Rhyolite - a fine grained, acidic volcanic rock compositionally equivalent to granite

Ignimbrite - a poorly sorted, pyroclastic rock of acidic origin, comprising mainly pumice and ash, possibly with broken phenocrysts and dismembered wall material of large volume

Pumice - a light coloured, highly vesiculated, acid volcanic glass with a low density

Phenocrysts - a large mineral grain within a fine grained matrix of an igneous rock, formed before the matrix has solidified

Magma - a melt, generally containing suspended crystals and dissolved gases or volatiles, formed by total or partial melting of solid crustal or mantle rocks

Lava - molten rock material on the surface and solidified magma below the surface

Country Rock (host rock) - the rock into which magma or mineralisation is intruded or emplaced

Volcano - a location where magma and volatiles issue through the crust and accumulate

Volcanic Rock - a rock formed by the solidification of lava or pyroclastic material

Pyroclastic Rock - a rock formed by the accumulation of material generated by the explosive fragmentation of magma and/or existing solid rock during a volcanic eruption

Metamorphic Rock - a rock which results from the partial or complete recrystallisation in the solid state under temperature and pressure conditions elevated with respect to the surface\

Meta-Sediment - sedimentary rocks that have undergone some metamorphism but insufficient to obliterate their sedimentary appearance

Diatreme - a vertical pipe or funnel shaped igneous intrusion, 200-2000m thick and up to 2km deep, made up of a chaotic breccia of blocks of country rock and magmatic material passing down into a dyke. A forceful intrusion of a mixture of mafic magma, volcanic gases and accidental lithic blocks and clasts

DIFFERENT TYPES OF PYROCLASTIC VOLCANOES - (pyro = of, or from fire, clastic = broken)

Maars, tuff rings, tuff cones, scoria cones (cinder), and spatter cones. They are often found along fissures or in clusters.

A Maar is a type of tuff ring in which the centre of the crater has been affected by down faulting or sagging, so that it lies below the surrounding ground surface. Depending on the initial and subsequently changing drainage factors for surface water in the crater, a lake may form, a swamp develop, or the crater is left dry. Erosion will gradually increase the craters diameter and decrease its depth.  The wall of the crater collapses, partially refilling the vent. Of the rim, only the part with the steeply outwardly dipping layers remains. The conduit filled with pyroclastic debris is called a diatreme. Magma explosively interacts with the water. The water is superheated and changes from liquid form into steam. The explosive expansion causes stress on the surrounding country rock. When steam pressure is greater than the tensile strength of the country rock, a crater is blasted out in a series of explosions. The debris of country rock is deposited as a rim around the crater. Rising magma penetrates country rock and encounters a body of water saturated rock, sediments or soil in great depth. On the Atherton Tablelands, such aquifers can be found where deeply weathered basalt from older lava flows overlies granite and metamorphic rocks.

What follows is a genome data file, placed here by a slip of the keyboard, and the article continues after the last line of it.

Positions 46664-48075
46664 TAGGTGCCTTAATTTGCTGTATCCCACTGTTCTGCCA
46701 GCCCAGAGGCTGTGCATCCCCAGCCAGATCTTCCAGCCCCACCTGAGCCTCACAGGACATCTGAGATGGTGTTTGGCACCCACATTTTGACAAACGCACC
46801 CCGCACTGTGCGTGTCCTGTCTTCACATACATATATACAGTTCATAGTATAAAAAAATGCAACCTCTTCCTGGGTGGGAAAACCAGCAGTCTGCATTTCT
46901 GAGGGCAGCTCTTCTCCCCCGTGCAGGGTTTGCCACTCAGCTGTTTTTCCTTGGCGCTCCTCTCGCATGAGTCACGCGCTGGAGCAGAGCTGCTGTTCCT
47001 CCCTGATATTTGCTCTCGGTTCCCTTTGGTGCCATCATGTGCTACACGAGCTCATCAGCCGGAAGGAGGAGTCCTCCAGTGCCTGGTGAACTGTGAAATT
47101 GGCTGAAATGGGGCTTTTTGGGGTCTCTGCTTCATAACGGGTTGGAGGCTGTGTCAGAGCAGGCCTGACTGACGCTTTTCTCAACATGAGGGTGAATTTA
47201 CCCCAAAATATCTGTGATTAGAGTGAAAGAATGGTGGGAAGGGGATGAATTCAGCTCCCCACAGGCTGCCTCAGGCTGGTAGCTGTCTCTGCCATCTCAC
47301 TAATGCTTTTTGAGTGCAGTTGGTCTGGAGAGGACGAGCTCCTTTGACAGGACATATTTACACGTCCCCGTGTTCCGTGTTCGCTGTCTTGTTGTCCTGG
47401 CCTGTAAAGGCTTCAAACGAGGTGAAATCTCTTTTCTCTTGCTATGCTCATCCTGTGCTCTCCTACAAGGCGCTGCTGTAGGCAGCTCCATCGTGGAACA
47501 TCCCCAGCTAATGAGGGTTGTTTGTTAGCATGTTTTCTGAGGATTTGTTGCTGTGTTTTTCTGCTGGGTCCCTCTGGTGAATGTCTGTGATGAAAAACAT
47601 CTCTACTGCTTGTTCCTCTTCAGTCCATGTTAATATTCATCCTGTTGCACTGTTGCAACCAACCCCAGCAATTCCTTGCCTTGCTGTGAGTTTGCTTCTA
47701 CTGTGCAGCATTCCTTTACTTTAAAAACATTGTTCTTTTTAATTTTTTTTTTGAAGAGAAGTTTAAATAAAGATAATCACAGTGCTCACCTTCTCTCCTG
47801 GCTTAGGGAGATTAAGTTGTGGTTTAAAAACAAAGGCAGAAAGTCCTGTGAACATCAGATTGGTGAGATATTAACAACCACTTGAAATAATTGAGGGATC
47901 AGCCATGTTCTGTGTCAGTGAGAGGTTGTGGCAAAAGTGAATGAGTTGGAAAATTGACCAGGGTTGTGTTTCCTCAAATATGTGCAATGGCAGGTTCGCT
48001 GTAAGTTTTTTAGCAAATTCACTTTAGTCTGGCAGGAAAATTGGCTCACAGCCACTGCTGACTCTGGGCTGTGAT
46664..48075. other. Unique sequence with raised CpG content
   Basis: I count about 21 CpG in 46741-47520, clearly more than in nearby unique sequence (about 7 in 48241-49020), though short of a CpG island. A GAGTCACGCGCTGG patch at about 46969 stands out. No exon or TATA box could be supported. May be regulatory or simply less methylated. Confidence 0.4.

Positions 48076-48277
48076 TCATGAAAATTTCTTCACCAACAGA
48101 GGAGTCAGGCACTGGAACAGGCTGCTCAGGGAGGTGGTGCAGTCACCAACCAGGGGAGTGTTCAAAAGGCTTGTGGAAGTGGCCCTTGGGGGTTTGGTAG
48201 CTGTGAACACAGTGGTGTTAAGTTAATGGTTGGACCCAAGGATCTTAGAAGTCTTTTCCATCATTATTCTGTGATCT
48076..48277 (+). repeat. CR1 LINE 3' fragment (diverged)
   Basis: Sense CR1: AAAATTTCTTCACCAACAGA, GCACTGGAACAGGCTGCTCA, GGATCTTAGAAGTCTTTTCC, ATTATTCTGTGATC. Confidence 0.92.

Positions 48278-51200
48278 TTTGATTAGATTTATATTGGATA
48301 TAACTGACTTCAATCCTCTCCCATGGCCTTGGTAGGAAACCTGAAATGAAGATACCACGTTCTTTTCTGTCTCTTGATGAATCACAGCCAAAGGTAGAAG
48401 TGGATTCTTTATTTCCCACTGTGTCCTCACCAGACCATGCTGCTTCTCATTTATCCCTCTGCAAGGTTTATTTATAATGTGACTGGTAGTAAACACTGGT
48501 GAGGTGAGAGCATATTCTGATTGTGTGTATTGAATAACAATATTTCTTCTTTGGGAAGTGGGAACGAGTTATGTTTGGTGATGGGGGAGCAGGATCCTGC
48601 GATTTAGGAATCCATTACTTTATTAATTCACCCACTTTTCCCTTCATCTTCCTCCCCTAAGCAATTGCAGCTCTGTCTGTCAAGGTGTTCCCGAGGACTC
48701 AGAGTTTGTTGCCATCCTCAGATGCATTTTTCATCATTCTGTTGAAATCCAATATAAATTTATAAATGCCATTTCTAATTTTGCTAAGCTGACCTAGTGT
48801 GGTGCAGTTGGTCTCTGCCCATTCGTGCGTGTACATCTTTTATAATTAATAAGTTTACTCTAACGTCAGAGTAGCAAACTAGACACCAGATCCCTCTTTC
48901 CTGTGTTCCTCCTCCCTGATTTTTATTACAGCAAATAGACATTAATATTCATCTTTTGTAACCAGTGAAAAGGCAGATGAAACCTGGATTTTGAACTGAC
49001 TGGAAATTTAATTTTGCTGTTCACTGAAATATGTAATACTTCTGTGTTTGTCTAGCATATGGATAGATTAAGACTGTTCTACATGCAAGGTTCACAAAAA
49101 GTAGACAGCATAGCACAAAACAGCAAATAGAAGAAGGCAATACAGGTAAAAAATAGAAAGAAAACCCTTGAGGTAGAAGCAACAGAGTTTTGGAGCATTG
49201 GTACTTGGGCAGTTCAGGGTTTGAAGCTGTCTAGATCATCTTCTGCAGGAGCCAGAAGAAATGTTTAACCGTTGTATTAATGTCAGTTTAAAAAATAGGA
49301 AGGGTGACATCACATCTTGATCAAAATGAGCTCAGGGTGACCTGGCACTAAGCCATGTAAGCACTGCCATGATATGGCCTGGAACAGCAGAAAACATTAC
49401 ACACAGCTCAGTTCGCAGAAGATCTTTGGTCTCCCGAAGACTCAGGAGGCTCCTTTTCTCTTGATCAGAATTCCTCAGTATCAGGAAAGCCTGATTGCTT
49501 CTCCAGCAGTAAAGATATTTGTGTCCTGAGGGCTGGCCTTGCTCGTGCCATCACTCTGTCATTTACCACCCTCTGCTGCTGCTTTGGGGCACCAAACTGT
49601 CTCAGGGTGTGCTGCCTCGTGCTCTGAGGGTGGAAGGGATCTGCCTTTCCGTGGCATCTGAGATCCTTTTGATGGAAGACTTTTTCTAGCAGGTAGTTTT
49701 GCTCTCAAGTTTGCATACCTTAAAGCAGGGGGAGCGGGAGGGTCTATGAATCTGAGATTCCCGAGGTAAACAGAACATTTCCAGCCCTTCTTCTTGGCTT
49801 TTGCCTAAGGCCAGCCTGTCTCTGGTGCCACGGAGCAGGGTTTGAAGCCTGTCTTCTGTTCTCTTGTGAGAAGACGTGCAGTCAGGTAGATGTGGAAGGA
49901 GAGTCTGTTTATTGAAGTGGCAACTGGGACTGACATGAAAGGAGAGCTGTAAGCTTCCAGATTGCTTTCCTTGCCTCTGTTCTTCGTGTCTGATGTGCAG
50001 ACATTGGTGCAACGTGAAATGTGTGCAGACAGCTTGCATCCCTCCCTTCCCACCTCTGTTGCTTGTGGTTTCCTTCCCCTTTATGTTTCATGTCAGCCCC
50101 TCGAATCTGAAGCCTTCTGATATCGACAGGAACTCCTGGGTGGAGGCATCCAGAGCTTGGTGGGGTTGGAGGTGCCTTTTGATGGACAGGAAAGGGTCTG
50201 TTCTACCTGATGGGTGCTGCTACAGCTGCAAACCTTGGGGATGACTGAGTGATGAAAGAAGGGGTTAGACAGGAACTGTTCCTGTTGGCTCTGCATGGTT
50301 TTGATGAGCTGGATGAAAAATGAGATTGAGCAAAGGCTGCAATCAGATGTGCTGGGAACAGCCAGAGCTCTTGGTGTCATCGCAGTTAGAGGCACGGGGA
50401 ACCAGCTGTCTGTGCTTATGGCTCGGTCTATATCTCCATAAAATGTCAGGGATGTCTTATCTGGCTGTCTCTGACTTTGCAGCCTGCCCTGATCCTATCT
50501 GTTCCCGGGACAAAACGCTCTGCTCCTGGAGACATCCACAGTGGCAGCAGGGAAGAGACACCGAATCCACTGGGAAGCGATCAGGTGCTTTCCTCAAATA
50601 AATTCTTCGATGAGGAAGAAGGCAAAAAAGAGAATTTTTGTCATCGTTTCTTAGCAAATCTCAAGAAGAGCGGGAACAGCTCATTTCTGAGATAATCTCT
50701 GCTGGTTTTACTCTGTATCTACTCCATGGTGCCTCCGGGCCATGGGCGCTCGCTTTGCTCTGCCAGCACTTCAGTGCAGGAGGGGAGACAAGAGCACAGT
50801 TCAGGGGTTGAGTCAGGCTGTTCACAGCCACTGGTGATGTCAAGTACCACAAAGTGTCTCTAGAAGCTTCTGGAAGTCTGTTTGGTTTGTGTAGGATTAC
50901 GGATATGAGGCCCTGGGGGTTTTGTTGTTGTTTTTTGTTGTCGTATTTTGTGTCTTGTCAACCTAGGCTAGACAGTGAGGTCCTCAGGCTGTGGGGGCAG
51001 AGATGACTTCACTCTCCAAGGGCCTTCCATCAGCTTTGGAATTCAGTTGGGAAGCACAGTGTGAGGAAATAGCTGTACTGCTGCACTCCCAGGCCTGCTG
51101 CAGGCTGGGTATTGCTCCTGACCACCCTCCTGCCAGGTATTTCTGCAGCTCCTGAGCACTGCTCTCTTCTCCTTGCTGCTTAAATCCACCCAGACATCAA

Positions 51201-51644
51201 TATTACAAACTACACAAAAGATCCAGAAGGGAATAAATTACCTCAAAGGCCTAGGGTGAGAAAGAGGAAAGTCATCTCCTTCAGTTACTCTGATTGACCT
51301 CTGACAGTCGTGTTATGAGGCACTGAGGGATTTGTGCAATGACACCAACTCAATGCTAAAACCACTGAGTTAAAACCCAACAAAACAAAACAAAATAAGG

A Tuff is a volcanic sediment

Tephra is the pyroclastic material which was explosively fragmented during a volcanic eruption, comprising ash sized glass shards, pumice (from acidic eruptions), scoria and lithic clasts and magmatic crystals. Formed by the exposive decompression of magma on reaching the surface as dissolved volcanic gases rapidly exsolve (strombolian eruption)